Unravelling Low-Value Care Decision-Making: Residents’ Perspectives on the Influence of Contextual Factors

Document Type : Original Article


1 Academy of Postgraduate Medical Education, Maastricht University Medical Centre, Maastricht, The Netherlands

2 School of Health Professions Education, Maastricht University, Maastricht, The Netherlands

3 Department of Neurosurgery, Maastricht University Medical Centre, Maastricht, The Netherlands

4 Faculty of Health, Medicine, and Life Sciences, Maastricht University, Maastricht, The Netherlands

5 Department of Intensive Care Medicine, Maastricht University Medical Centre, Maastricht, The Netherlands

6 Department of Clinical Epidemiology and Medical Technology Assessment, Maastricht University Medical Centre, Maastricht, The Netherlands


Several initiatives have been developed to target low-value care (ie, waste) in decision-making with varying success. As such, decision-making is a complex process and context’s influence on decisions concerning lowvalue care is limitedly explored. Hence, a more detailed understanding of residents’ decision-making is needed to reduce future low-value care. This study explores which contextual factors residents experience to influence their decision-making concerning low-value care.
We employed nominal group technique (NGT) to select four low-value care vignettes. Prompted by these vignettes, we conducted individual interviews with residents. We analyzed the qualitative data thematically using an inductive-deductive approach, guided by Bronfenbrenner’s social-ecological framework. This framework provided guidance to “context” in terms of sociopolitical, environmental, organizational, interpersonal, and individual levels.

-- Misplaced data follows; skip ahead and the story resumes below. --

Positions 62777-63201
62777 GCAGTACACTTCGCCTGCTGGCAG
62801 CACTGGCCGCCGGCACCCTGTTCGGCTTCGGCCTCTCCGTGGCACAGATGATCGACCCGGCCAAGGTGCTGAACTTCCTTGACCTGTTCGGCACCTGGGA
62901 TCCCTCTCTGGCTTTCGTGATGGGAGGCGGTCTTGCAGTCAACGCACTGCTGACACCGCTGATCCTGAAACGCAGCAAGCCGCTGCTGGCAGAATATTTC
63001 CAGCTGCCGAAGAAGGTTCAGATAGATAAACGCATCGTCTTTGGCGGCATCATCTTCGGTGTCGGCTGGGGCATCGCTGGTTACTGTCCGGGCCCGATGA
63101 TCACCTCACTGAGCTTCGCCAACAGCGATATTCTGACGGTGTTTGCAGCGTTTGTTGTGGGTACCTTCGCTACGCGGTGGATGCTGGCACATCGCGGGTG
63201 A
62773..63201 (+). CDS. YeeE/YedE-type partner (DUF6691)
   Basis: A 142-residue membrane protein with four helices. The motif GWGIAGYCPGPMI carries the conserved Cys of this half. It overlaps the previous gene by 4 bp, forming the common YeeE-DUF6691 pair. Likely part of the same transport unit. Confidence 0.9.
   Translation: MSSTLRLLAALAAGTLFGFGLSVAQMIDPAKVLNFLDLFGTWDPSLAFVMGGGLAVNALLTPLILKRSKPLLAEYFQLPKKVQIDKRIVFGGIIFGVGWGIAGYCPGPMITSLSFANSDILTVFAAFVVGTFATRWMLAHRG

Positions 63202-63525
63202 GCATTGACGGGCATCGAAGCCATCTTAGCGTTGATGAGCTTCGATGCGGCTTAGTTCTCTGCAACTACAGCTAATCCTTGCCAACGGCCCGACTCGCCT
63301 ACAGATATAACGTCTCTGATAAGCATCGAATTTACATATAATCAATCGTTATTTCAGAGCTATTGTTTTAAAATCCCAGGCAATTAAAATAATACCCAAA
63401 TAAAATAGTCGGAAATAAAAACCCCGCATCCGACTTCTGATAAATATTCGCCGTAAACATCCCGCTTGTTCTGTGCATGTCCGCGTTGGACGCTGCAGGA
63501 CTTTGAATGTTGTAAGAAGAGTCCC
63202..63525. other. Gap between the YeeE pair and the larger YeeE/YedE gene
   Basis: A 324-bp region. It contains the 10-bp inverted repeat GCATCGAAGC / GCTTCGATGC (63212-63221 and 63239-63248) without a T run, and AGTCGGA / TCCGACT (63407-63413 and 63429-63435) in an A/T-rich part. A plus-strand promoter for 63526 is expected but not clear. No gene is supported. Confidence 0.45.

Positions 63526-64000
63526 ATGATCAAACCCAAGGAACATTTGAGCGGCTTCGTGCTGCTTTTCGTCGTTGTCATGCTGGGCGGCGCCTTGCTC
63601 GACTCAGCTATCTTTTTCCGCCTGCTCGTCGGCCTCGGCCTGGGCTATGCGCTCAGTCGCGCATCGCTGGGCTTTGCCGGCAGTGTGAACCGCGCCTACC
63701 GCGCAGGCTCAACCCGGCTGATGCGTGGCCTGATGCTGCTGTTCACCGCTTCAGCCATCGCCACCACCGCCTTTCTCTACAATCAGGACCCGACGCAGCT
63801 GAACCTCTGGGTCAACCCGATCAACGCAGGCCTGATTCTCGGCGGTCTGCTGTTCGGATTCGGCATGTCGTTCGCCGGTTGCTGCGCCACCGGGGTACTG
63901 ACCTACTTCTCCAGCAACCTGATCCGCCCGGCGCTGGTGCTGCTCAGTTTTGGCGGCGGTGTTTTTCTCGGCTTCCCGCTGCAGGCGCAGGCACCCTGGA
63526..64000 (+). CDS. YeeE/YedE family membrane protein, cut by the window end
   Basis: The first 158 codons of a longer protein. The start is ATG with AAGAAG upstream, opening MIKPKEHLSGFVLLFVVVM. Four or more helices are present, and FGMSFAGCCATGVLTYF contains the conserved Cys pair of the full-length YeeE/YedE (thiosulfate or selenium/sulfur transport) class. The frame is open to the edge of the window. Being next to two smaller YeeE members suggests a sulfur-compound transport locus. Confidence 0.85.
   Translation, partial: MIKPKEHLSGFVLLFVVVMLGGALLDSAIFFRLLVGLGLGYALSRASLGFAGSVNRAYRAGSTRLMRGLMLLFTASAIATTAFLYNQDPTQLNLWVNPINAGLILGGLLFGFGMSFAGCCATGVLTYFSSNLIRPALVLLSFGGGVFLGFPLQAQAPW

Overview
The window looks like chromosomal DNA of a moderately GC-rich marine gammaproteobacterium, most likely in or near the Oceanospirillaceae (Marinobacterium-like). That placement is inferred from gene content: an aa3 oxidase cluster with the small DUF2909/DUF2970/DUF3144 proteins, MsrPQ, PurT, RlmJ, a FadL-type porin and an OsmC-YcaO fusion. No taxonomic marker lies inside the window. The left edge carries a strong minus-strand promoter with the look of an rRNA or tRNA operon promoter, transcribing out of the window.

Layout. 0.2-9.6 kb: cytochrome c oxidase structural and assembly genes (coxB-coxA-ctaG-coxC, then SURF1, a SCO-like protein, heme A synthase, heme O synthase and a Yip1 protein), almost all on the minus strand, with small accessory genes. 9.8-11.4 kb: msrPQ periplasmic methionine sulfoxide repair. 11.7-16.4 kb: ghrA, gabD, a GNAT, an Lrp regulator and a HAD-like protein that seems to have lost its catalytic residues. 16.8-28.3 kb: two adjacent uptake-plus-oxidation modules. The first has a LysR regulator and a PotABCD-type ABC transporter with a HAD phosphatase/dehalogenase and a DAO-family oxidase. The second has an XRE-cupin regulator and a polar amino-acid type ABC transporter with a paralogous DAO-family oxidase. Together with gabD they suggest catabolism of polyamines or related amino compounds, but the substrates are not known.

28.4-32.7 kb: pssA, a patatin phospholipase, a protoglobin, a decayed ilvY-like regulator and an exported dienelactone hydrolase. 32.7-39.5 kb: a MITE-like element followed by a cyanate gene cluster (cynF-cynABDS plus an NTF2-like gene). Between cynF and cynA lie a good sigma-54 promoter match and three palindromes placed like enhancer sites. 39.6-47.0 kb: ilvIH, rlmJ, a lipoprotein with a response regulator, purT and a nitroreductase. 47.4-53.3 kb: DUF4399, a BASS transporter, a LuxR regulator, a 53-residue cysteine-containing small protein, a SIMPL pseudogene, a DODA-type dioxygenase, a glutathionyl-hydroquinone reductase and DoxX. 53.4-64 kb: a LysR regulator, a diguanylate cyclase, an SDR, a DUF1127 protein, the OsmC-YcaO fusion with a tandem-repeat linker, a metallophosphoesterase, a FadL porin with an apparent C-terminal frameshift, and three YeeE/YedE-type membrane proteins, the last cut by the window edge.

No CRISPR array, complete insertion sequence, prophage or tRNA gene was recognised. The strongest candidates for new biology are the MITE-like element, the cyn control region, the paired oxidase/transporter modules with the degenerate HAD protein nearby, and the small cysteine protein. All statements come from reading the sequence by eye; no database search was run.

In 2022, we interviewed 19 residents from a Dutch university medical center. We identified 33 contextual factors influencing residents’ decision-making, either encouraging or discouraging low-value care. The contextual factors resided in the following levels with corresponding categories: (1) environmental and sociopolitical: society, professional medical association, and governance; (2) organizational: facility characteristics, social infrastructure, and work infrastructure; (3) interpersonal: resident-patient, resident-supervising physician, and resident-others; and (4) individual: personal attributes and work structure.
This paper describes 33 contextual factors influencing residents’ decision-making concerning low-value care. Residents are particularly influenced by factors related to interactions with patients and supervisors. Furthermore, organizational factors and the broader environment set margins within which residents make decisions. While acknowledging that a multi(faceted)-intervention approach targeting all contextual factors to discourage low-value care delivery may be warranted, improving communication skills in the resident-patient dynamics to recognize and explain low-value care seems a particular point of interest over which residents can exercise an influence themselves. 


  • Receive Date: 22 December 2022
  • Revise Date: 06 January 2024
  • Accept Date: 10 March 2024
  • First Publish Date: 11 March 2024